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Canada’s Marijuana Task Force Releases Legislative Recommendations

Cannabis reform advocates believe “Canada’s move could be the shot heard around the world.”

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Canada’s marijuana task force has finally released its recommendations for how the government should legalize the cannabis plant when it comes time to address the issue in 2017.

The document, which is five months in the making, comes packed with some 80 suggestions over how the country should establish its taxed and regulated marijuana market.

 “In taking a public health approach to the regulation of cannabis, the Task Force proposes measures that will maintain and improve the health of Canadians by minimizing the harms associated with cannabis use,” a summary of the report reads.

“This approach considers the risks associated with cannabis use, including the risks of developmental harms to youth; the risks associated with patterns of consumption, including frequent use and co-use of cannabis with alcohol and tobacco; the risks to vulnerable populations; and the risks related to interactions with the illicit market,” the summary continues.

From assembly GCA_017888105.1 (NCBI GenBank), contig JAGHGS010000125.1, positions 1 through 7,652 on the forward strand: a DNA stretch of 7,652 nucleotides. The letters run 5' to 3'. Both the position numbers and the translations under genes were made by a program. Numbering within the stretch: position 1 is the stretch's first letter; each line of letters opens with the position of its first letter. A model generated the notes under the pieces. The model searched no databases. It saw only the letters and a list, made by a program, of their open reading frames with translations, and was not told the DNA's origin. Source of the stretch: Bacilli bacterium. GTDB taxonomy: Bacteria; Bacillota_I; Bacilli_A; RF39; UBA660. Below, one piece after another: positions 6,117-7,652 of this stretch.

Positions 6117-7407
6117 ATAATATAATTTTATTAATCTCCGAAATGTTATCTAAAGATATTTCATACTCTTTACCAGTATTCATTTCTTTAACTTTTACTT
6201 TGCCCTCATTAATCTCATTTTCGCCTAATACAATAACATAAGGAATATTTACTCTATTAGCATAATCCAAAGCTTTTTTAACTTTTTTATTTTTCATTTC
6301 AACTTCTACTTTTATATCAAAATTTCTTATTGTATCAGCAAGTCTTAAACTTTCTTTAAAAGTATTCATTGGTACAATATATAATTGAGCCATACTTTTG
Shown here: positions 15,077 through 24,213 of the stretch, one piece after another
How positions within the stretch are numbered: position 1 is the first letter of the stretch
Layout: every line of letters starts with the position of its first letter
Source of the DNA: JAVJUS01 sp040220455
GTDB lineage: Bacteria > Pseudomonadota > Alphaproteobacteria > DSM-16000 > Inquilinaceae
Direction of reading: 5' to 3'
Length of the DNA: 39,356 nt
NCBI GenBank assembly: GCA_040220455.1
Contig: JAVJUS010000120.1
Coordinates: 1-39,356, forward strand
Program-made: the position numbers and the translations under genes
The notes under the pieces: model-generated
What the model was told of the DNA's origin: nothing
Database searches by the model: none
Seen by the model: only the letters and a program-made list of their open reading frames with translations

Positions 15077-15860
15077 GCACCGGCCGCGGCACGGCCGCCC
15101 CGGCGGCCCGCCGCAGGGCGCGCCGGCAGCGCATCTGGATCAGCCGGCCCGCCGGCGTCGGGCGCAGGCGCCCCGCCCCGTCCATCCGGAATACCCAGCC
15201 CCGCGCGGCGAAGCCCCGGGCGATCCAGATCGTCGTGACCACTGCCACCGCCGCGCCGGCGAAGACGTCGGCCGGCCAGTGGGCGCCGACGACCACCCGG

In short, the primary takeaways from the proposed framework include restricting pot sales to adults 18 and over, establishing possession limits of up to 30 grams, and giving adult residents the freedom to cultivate up to four cannabis plants (no larger than 3 feet 3 inches tall) for personal use.

Marijuana advocates in the United States believe Canada’s bold move toward a system that allows marijuana to be taxed and regulated in a manner similar to alcohol could be exactly what it takes to get the rest of the world to start seriously considering policy changes to the prohibitionary standard.

“Canada’s move could be the shot heard around the world in terms of changing marijuana policy globally,” Erik Altieri, national director of the National Organization for the Reform of Marijuana Law, told The Wall Street Journal.

The Canadian government is expected to start working on a proposal aimed at legalizing marijuana nationwide in the spring of 2017.

Although Prime Minister Justin Trudeau has said that his decision to legalize marijuana has nothing to do with tax revenue (only to castrate the black market and keep pot out of the hands of children), some of the latest reports show the Canadian cannabis market could be worth nearly a $5 billion within the next five years.